“Our ambition is not to create a cartel of political organizations,” Faucillon, who like Autain represents a suburban district north of Paris, tells Jacobin. “Adding up scores of left-wing parties doesn’t create a political dynamic. A dynamic is something that comes together with ingredients and time, you have to create hope too.”
Faucillon insists the “Big Bang” is less aimed at building ties between party officials than at sparking discussions among activists. These talks, the thinking goes, will help kickstart the process of building an alternative to the increasingly bleak divide that dominates French politics today: President Emmanuel Macron and his pro-business liberalism versus Marine Le Pen and her race-baiting nationalism. Three years ahead of the country’s next presidential elections, these two camps show no signs of fading — even after the outbreak of the Yellow Vest protests and their popular demands to defend public services, tax the rich, and empower citizens through referenda.
“There’s a lot of work to be done,” Faucillon says. “But we can’t stay immobilized before the current political situation and the danger of a long-term [Macron-Le Pen] duel. Also, there’s the danger of seeing not just left-wing organizations disappear, but left-wing values too, left-wing aspirations in society.”
Since at least the final weeks of the 2017 presidential campaign, the task of upholding those values has fallen largely on the shoulders of La France Insoumise. In Faucillon’s view, LFI’s campaign succeeded back then because it recognized itself as the best option available to left-leaning voters and built an ambitious platform that reflected classic left-wing values: things like boosting public spending to tackle poverty, targeting wealth inequality and addressing climate change. Ultimately, that platform won roughly 20 percent of the vote in the first round of the presidential election. Two years later, French voters were clearly less enthused by it.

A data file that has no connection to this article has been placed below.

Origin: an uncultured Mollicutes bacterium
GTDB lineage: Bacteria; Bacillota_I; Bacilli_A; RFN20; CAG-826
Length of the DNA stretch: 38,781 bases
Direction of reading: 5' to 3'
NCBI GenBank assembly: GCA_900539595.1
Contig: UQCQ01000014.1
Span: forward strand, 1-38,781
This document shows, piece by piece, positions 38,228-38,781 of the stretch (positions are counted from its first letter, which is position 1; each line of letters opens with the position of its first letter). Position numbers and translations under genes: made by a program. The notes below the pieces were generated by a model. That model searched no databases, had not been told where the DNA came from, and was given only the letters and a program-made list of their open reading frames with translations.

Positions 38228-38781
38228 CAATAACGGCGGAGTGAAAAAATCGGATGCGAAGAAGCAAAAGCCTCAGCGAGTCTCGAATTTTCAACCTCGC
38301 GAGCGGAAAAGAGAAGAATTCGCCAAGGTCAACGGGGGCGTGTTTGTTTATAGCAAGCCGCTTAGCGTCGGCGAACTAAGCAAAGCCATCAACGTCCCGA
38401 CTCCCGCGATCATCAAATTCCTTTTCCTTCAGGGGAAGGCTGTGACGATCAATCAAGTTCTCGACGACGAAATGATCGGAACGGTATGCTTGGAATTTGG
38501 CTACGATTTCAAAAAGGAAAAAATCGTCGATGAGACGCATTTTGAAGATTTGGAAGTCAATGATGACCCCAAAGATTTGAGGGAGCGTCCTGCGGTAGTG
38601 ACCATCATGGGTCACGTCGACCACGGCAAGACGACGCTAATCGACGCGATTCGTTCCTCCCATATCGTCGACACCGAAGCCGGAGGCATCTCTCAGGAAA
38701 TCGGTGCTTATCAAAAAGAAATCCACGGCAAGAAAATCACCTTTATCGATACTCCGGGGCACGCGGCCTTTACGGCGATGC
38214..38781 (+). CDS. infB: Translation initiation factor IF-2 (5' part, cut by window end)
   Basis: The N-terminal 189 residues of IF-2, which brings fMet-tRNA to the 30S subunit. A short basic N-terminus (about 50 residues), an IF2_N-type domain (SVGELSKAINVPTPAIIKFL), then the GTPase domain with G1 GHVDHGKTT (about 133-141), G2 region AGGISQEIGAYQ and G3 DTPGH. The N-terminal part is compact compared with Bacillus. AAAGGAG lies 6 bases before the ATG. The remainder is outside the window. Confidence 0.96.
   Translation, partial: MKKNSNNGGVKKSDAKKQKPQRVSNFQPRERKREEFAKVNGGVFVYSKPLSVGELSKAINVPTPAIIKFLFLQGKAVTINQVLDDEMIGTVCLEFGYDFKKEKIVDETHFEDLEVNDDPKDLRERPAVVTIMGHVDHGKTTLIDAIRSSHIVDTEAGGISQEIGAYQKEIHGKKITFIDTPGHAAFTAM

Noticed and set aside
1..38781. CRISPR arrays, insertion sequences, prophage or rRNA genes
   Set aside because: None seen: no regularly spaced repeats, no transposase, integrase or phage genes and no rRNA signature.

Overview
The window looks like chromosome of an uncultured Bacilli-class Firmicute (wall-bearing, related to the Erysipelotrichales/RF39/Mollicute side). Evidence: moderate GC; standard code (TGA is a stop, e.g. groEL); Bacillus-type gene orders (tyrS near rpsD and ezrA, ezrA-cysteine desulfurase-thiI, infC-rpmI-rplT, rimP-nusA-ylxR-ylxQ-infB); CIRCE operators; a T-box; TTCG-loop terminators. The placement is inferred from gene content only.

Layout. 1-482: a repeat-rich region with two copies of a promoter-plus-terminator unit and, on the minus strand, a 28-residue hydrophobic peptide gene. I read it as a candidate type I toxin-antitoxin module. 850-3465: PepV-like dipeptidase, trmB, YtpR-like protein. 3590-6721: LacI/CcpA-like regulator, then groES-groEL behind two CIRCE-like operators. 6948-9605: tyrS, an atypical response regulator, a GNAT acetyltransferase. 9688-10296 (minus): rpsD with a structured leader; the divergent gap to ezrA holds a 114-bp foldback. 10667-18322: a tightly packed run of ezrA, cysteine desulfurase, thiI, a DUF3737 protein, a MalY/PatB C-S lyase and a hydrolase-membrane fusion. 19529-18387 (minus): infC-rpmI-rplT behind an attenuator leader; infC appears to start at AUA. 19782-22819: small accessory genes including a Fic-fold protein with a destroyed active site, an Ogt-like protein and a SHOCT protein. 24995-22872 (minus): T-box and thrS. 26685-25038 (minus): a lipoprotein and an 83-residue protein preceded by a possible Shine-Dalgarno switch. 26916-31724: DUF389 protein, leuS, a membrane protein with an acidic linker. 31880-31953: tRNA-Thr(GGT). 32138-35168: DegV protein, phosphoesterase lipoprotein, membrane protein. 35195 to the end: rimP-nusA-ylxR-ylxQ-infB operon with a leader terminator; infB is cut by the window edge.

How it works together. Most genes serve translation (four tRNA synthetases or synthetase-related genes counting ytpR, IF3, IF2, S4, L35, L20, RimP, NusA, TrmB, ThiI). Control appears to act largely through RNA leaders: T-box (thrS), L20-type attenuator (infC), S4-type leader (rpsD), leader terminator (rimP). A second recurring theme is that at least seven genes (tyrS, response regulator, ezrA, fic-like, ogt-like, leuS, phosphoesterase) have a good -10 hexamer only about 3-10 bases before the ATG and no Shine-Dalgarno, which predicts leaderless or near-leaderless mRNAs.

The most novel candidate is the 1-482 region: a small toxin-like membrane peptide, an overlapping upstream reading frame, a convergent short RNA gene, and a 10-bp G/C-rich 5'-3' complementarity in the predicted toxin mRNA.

To be sure, a major reason behind last month’s poor result was the nature of the election itself. The campaign for European Parliament, a legislative body that lacks the authority to even propose its own legislation, tends to interest firm believers in the European Union as well as its harshest critics — in other words, those drawn to Macron and Le Pen. Even with relatively high voter turnout, participation in last month’s election was about 25 percent lower than both rounds of the presidential contest. Many of those who cast ballots for Mélenchon in 2017 simply stayed at home. It didn’t help that many within LFI have nuanced — and sometimes differing — views on the European Union, ranging from those who want to threaten to leave the EU’s treaties outright to those committed to working within their confines, at least in the short term.